Yes. 3M Novec 1230 fluid currently provides the largest margin of safety of any clean agent and is approved for use in occupied spaces by the U.S. Environmental Protection Agency (EPA). In its approval of 3M™ Novec™ 1230 Fire Protection Fluid, the EPA noted that the fluid “provides an improvement over use of halon 1301, hydrochlorofluorocarbons (HCFCs) and hydrofluorocarbons (HFCs) in fire protection. …. because it reduces overall risk to public health and the environment…”
As of October 2016, HFCs like Chemours’ FM-200® (HFC-227ea) and FE-25™ (HFC-125), as well as Fike’s ECARO-25® (HFC-125), are scheduled for global production phasedown under the Montreal Protocol. FM-200® and other hydrofluorocarbons (HFCs) are following the path of halon. Although these HFCs are clean agents that do not deplete the ozone layer, they are potent greenhouse gases — more than 3000 times more potent than CO2. The European Union’s HFC phasedown started in 2015 under the F-Gas regulations and the HFC phasedown in the United States and other developed countries begins in 2019 under the Montreal Protocol.
Because fire suppression systems are often intended to last for 30 years or more, FM-200® and other HFCs have become unsustainable clean agents. Novec 1230 fluid provides the fire protection industry with an agent that will stand the test of time based on its safety, performance and environmental properties. Novec 1230 fluid has no ozone depletion potential and a climate impact less than CO2 and it’s not targeted for phasedown or phase-out.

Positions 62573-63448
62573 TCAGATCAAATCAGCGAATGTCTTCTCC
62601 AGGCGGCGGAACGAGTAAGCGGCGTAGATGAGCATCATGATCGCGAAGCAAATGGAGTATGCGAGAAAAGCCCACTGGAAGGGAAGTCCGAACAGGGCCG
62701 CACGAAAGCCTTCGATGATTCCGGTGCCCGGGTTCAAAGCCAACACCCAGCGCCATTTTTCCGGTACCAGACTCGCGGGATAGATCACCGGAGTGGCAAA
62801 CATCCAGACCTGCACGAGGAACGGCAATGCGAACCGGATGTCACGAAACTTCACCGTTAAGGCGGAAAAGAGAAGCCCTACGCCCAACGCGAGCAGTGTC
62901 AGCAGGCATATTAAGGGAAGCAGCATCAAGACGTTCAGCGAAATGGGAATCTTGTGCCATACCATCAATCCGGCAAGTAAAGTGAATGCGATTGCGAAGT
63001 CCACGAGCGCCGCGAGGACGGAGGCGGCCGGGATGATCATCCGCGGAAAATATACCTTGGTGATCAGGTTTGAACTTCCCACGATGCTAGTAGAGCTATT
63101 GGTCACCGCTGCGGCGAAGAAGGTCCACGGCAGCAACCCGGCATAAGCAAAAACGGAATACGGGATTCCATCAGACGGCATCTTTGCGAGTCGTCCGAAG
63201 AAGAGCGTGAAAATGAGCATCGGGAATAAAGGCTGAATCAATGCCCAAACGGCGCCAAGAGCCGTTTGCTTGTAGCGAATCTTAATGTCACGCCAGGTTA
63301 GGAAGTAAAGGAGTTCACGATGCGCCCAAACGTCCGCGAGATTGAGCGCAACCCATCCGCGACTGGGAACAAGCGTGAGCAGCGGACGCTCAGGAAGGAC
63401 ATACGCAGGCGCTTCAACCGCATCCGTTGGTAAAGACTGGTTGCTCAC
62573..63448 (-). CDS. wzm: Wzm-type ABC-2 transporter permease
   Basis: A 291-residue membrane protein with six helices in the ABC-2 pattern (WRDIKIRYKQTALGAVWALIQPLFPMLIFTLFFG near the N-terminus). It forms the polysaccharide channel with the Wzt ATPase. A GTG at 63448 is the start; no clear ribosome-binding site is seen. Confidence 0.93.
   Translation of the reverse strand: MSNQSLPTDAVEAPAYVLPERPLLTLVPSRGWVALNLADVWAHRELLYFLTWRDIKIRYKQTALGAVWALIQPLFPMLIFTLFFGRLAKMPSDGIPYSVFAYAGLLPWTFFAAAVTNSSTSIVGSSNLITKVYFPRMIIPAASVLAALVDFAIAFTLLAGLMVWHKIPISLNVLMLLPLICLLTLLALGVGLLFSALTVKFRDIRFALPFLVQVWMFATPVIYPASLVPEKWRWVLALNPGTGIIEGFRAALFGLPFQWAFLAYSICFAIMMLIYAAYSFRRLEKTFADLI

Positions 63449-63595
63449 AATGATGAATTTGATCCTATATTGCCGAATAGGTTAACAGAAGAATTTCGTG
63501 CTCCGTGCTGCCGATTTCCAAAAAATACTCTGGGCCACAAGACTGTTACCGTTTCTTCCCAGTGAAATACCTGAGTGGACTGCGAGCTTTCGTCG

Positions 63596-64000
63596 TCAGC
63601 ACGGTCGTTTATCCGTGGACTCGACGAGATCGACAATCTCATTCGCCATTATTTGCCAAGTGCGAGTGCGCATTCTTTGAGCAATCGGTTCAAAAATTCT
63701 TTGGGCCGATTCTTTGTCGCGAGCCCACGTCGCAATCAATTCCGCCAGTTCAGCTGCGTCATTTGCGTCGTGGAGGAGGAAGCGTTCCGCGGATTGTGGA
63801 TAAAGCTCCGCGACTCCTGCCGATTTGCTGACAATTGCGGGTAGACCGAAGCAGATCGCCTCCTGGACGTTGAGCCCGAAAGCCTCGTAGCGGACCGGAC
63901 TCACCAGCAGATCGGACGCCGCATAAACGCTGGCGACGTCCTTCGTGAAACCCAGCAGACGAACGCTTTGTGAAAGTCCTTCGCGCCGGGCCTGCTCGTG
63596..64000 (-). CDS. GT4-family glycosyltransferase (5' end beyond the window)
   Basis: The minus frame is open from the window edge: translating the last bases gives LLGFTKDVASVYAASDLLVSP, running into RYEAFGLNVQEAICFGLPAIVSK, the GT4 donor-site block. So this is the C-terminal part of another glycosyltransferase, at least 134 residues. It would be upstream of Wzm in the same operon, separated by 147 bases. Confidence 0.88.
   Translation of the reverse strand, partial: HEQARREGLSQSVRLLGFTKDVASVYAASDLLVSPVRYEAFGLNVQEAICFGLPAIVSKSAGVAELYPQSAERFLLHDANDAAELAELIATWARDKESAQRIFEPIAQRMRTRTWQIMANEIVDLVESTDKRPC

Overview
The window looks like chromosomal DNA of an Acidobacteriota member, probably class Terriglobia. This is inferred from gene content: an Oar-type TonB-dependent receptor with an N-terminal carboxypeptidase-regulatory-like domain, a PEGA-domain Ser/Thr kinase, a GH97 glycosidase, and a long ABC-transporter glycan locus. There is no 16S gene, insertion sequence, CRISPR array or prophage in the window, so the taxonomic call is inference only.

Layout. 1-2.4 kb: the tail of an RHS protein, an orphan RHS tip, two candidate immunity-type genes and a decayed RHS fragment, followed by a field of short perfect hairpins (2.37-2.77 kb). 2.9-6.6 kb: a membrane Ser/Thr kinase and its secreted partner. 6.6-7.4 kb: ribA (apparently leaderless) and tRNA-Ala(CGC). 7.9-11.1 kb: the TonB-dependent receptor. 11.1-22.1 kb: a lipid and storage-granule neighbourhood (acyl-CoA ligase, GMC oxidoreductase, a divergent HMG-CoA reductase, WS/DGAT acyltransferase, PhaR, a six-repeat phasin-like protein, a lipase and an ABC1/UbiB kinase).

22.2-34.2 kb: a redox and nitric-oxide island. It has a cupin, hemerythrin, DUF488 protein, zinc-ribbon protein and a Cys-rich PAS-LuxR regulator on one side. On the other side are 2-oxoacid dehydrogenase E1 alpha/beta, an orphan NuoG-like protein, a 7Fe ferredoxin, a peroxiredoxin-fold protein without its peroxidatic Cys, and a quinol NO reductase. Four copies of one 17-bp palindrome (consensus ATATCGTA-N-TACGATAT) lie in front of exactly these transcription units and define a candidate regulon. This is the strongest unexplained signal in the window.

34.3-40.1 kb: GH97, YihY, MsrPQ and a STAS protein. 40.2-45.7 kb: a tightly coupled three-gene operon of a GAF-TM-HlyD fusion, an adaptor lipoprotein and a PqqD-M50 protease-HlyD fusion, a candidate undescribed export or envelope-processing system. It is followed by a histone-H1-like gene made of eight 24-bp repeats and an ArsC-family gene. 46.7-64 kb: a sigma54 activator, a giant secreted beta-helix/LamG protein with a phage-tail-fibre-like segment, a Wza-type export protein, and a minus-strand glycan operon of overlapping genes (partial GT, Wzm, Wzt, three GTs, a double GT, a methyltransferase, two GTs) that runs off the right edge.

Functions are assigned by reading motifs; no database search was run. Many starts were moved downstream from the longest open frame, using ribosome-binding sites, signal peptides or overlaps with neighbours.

The 3M™ Blue Sky℠ Warranty states, for a period of 20 years after original installation and subject to noted requirements, that 3M™ Novec™ 1230 Fire Protection Fluid, installed in an approved fire suppression system, will not be restricted for use in fire protection due to its Ozone Depletion Potential (ODP) or Global Warming Potential (GWP) and is not targeted for phasedown by the Montreal Protocol, nor subject to the European F-Gas Regulations targeting the phasedown of production and import of HFCs into Europe; and will not be affected by U.S. EPA SNAP regulations which would render it either unacceptable or acceptable subject to narrow use limits.
Read the 3M Blue Sky Warranty (PDF, 223 KB) complete terms and conditions.